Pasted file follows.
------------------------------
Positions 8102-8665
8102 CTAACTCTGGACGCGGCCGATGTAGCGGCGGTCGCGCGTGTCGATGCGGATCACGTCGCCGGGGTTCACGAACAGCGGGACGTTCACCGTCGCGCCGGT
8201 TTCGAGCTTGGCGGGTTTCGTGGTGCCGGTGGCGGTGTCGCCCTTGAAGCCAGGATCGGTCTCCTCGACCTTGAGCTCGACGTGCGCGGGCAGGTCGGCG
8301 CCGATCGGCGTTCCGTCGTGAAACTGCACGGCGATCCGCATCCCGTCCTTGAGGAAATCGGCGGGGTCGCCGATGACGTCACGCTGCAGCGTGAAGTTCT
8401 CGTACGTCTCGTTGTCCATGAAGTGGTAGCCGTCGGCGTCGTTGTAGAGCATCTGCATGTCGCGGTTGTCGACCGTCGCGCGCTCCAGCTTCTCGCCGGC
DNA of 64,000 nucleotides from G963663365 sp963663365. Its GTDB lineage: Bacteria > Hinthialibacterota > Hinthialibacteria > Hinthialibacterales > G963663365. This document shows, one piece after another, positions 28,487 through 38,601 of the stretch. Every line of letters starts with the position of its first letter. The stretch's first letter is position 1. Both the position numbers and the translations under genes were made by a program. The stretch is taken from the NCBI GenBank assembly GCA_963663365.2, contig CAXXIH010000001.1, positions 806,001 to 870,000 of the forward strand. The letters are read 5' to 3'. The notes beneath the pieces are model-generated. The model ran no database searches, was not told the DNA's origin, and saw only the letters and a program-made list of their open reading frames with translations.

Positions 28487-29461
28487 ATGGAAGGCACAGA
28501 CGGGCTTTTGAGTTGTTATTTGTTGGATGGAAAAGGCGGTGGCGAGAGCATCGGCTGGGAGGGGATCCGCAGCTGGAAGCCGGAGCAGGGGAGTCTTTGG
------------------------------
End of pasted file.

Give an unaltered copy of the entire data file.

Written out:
Positions 8102-8665
8102 CTAACTCTGGACGCGGCCGATGTAGCGGCGGTCGCGCGTGTCGATGCGGATCACGTCGCCGGGGTTCACGAACAGCGGGACGTTCACCGTCGCGCCGGT
8201 TTCGAGCTTGGCGGGTTTCGTGGTGCCGGTGGCGGTGTCGCCCTTGAAGCCAGGATCGGTCTCCTCGACCTTGAGCTCGACGTGCGCGGGCAGGTCGGCG
8301 CCGATCGGCGTTCCGTCGTGAAACTGCACGGCGATCCGCATCCCGTCCTTGAGGAAATCGGCGGGGTCGCCGATGACGTCACGCTGCAGCGTGAAGTTCT
8401 CGTACGTCTCGTTGTCCATGAAGTGGTAGCCGTCGGCGTCGTTGTAGAGCATCTGCATGTCGCGGTTGTCGACCGTCGCGCGCTCCAGCTTCTCGCCGGC
DNA of 64,000 nucleotides from G963663365 sp963663365. Its GTDB lineage: Bacteria > Hinthialibacterota > Hinthialibacteria > Hinthialibacterales > G963663365. This document shows, one piece after another, positions 28,487 through 38,601 of the stretch. Every line of letters starts with the position of its first letter. The stretch's first letter is position 1. Both the position numbers and the translations under genes were made by a program. The stretch is taken from the NCBI GenBank assembly GCA_963663365.2, contig CAXXIH010000001.1, positions 806,001 to 870,000 of the forward strand. The letters are read 5' to 3'. The notes beneath the pieces are model-generated. The model ran no database searches, was not told the DNA's origin, and saw only the letters and a program-made list of their open reading frames with translations.

Positions 28487-29461
28487 ATGGAAGGCACAGA
28501 CGGGCTTTTGAGTTGTTATTTGTTGGATGGAAAAGGCGGTGGCGAGAGCATCGGCTGGGAGGGGATCCGCAGCTGGAAGCCGGAGCAGGGGAGTCTTTGG